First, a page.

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Importance of People’s Representation Act in Elections


The Act was enacted for the citizens of the country to know about the candidates who fill the seats of the Houses of the Parliament and each State based on the terms of their qualification and disqualification. This will benefit the citizens to vote as it will help them get to know the best candidate while standing for elections. A candidate gets disqualified if there are any criminal allegations against them or even if the applicant has been sentenced previously for any offense that they have committed or been complicit in. 

Representation of People’s Act, 1951: 

This Act comes under Article 324 to 329 of Part XV of the Constitution. It deals with the electoral system of the Country. The Constitution allows the Parliament to make provisions in matters relating to the elections in the Parliament and State Legislatures. In exercise of this power, the Parliament has enacted laws like the Representation of the People Act 1950 (RPA Act 1950), Representation of the People Act 1951 (RPA Act 1951), and Delimitation Commission Act of 1952. This Act deals with the disqualification of people’s representatives as mentioned above. ‘Election’ is defined in Section 2 (d) of Representation of People Act, 1951 as “an election to fill a seat or seats in either House of Parliament or the House or either House of Legislature of a State.” ‘Conviction’ is defined as “an outcome of a criminal prosecution which concludes in a judgment that the defendant is guilty of the crime charged.”

Grounds of disqualification for a Representative: 

Section 8 deals with the disqualification of representatives on conviction for certain offenses. This Section enumerates that:

Remedies available to the candidates who are disqualified:

How did the Act affect the West Bengal 2021 elections: 

A plea challenging the Election Commission’s decision to conduct assembly elections over eight phases in West Bengal was filed in the Supreme Court. The plea filed seeks the apex court’s direction to the poll panel to stop it from conducting eight-phase elections in the state as it violates Article 14 (right to equality before law) and Article 21 (right to life) of the Constitution. The plea, which may come up for hearing in a few days, also seeks a direction to the Central Bureau of Investigation to register an FIR into the alleged chanting of religious slogans during electioneering in West Bengal.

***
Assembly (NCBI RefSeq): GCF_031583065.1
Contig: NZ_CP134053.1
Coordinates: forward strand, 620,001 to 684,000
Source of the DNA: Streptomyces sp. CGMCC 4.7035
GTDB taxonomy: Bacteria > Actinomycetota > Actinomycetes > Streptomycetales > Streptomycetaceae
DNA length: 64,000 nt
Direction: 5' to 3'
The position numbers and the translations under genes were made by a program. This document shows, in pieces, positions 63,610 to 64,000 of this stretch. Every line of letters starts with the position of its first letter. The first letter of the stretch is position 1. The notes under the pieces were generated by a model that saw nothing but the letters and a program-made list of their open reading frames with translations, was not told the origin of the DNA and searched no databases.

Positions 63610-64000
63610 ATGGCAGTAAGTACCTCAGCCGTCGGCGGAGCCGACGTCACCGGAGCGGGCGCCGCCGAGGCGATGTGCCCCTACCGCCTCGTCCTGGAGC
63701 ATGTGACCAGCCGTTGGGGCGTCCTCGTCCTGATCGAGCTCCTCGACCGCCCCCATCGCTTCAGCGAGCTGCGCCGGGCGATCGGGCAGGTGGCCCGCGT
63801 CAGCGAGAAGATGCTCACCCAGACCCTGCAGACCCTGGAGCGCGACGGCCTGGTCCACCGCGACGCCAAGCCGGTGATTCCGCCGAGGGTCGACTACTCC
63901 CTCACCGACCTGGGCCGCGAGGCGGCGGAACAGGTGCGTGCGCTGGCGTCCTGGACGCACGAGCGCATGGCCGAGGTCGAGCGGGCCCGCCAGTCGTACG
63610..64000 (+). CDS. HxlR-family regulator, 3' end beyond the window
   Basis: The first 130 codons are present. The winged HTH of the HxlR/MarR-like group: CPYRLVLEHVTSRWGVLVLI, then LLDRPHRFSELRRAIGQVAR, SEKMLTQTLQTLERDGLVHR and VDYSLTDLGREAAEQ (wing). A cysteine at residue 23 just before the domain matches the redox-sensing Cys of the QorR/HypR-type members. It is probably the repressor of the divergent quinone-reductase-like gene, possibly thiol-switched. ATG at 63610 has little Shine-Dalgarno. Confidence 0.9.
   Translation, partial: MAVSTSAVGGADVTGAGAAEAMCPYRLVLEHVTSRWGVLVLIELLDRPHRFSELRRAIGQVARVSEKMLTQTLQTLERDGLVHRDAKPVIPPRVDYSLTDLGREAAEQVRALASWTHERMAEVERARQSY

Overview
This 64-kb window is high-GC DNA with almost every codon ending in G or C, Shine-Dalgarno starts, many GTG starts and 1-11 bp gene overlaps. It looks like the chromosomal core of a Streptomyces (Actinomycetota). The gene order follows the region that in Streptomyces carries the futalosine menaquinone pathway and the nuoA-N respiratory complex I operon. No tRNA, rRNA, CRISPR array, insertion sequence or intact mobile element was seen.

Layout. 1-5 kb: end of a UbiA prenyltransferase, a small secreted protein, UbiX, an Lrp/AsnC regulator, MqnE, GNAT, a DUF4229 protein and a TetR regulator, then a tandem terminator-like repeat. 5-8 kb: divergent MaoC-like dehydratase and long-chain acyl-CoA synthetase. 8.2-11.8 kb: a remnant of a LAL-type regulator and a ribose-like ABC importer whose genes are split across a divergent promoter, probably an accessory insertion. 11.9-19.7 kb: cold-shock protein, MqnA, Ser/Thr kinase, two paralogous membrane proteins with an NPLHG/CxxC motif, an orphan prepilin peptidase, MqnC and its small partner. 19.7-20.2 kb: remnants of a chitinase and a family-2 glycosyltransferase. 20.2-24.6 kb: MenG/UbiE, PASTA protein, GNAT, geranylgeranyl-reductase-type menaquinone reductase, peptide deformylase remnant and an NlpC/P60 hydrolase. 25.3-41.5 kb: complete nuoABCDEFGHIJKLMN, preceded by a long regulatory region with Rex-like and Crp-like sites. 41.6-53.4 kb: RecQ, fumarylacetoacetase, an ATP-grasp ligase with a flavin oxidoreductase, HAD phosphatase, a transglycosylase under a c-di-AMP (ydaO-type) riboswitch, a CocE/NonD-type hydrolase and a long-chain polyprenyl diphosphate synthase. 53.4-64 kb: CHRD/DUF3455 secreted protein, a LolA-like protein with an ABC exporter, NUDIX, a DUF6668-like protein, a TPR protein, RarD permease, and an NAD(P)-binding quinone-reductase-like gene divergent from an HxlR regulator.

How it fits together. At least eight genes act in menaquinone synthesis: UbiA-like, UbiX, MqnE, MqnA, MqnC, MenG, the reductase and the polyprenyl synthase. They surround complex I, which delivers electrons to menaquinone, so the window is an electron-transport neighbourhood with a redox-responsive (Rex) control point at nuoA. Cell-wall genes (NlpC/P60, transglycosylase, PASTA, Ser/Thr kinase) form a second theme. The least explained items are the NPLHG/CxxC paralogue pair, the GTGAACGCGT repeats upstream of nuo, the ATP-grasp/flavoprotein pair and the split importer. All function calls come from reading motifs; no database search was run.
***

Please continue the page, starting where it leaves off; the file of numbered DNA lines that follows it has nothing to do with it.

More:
The chanting of “Jai Shri Ram, and other religious slogans are creating disharmony” and is an offense under the IPC and the Representation of the People Act, 1951, the plea said. “Whether using a provocative religious slogan ‘Jai Shri Ram’ is for electoral benefits as well as others is violative of S.123(3) & 125 of the Representation of the People Act, 1951,” reads the legal question raised in the plea.

Any kind of appeal by any religious persons, group, temple, mosque, church, and others to cast their vote in favor of a specific party must be counted as a serious violation of the law. It is an offense not only under the Act but also under the IPC. The plea reads, it is akin to committing fraud upon the constitution of India alongside citizens of India, and they must be barred from fighting elections or participating in any election in the future. The plea also stated that the election commission and parliament did not frame any law and rule to conduct elections in different phases to favor any one  political party in any state. Therefore the impugned decision of the election commission is unlawful and violated Art.21. It must be quashed and elections must be held in one phase in Bengal as well as in Assam, like Tamil Nadu, Kerala, and Puducherry.

Sanchali Bhowmik, a 2nd-year law student (L.L.B Hons.) at Jindal Global Law School

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